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Biceps Tendonitis

Biceps Tendonitis Overview

Biceps tendonitis can be a very painful condition caused by inflammation of the long head biceps tendon. The affected area is located where the biceps muscle meets the front of the shoulder. Winston Salem, Greensboro, High Point, North Carolina area shoulder specialist, Dr. Brian Waterman has extensive experience in treating bicep tendonitis.

Biceps tendonitis affects athletes and other active patients as they get older and the shoulder begins to wear out. Overuse and repetitive shoulder movement are the main causes of this shoulder injury. Multi-directional instability, trauma to the shoulder joint, rubbing of bone spurs, shoulder arthritis and a rotator cuff injury can also be culprits.

Symptoms of Biceps Tendonitis

The long head biceps tendon displays several warning signs as it experiences damage. Many patients experience intermittent or constant shoulder pain typically at the front of the shoulder and extending down the biceps muscle. The pain will be more prevalent when a patient extends the arm in front of the body or when they raise the arm above the shoulder. The affected area may be sensitive to touch and may be red and swollen. Some patients experience a snapping sound during movement of the shoulder joint.

Diagnosis of Biceps Tendonitis

Diagnosis for inflammation of the long head biceps tendon involves an examination of a patient’s bicep muscle and shoulder. Dr. Waterman will test for signs of tenderness and inflammation during the exam. Diagnostic tests such as X-rays and an MRI may also be ordered to identify other possible shoulder injuries.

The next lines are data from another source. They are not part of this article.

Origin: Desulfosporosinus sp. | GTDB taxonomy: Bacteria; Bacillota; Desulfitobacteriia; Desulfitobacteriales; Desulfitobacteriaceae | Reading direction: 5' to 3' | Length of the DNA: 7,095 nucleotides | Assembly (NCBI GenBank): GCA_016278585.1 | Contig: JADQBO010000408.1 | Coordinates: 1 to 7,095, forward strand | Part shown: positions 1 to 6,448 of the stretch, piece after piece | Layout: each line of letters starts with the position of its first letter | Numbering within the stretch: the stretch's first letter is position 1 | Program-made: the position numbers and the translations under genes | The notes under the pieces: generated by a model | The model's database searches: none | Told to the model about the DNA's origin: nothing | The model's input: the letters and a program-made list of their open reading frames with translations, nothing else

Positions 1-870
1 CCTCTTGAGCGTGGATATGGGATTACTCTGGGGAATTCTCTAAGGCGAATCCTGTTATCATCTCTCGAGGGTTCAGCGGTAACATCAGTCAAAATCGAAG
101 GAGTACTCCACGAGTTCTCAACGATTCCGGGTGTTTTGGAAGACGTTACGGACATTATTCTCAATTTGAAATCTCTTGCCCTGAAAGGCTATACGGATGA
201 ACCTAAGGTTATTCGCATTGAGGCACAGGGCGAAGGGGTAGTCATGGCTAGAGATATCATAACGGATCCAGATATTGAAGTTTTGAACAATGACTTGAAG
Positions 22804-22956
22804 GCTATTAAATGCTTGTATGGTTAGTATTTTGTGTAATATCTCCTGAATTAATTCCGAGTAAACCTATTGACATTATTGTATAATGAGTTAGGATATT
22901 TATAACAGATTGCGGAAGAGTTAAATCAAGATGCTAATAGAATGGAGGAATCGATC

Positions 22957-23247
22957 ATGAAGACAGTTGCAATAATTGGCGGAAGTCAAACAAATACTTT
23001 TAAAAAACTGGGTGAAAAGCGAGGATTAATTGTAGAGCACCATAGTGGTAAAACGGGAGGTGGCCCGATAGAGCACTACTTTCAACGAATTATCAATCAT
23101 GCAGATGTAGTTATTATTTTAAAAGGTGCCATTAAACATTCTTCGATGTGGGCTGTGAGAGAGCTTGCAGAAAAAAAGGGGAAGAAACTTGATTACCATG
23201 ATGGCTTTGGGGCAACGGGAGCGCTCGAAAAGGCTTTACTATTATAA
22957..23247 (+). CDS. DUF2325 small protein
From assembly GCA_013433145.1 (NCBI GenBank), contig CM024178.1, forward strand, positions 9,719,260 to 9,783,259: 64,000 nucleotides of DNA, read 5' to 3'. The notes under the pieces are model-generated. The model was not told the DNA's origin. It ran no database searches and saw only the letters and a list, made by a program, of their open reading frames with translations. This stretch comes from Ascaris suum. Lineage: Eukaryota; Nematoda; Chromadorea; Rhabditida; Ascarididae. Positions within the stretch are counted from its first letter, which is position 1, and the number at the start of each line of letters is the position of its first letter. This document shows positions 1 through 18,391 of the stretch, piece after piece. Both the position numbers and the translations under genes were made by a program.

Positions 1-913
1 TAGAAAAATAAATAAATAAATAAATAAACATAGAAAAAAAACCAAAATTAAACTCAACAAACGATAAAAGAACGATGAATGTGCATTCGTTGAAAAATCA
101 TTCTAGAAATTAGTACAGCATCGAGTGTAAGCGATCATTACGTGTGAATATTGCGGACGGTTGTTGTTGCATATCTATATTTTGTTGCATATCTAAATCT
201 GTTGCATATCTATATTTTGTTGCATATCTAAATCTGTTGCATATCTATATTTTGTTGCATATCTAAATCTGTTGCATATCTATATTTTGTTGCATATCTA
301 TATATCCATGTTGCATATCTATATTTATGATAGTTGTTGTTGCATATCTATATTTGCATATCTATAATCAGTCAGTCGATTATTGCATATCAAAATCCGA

Treatment of Biceps Tendonitis

Dr.Waterman should be contacted immediately if chronic symptoms develop or if there is an acute tear of the long head biceps tendon.


Biceps tendon inflammation is typically treated in many patients with a combination of rest, ice and anti-inflammatory medications. Dr. Waterman may recommend a corticosteroid injection in cases where patients experience intense pain for an extended duration. The injection is done under the guidance of an ultrasound to assure that the medicine reaches the correct point directly adjacent to the tendon.


If non-surgical treatment options do not alleviate pain, an arthroscopic shoulder surgery may be recommended by Dr. Waterman and his orthopedic team. The damaged section of the biceps tendon may be removed and the remaining tendon is reattached to the upper arm through a shoulder treatment called biceps tenodesis. By removing the damaged area, the pain and inflammation will be reduced and normal shoulder function will become restored.

In more severe cases where the long head biceps tendon cannot be repaired, a shoulder treatment called biceps tenotomy may be recommended. This procedure involves the release of the damaged biceps tendon from its attachment site.

At a Glance

Dr. Brian Waterman, MD

  • Chief & Fellowship Director, Sports Medicine, Wake Forest
  • Team Physician, Wake Forest University, Chicago White Sox
  • Military affiliation/Decorated military officer and surgeon
  • Learn more

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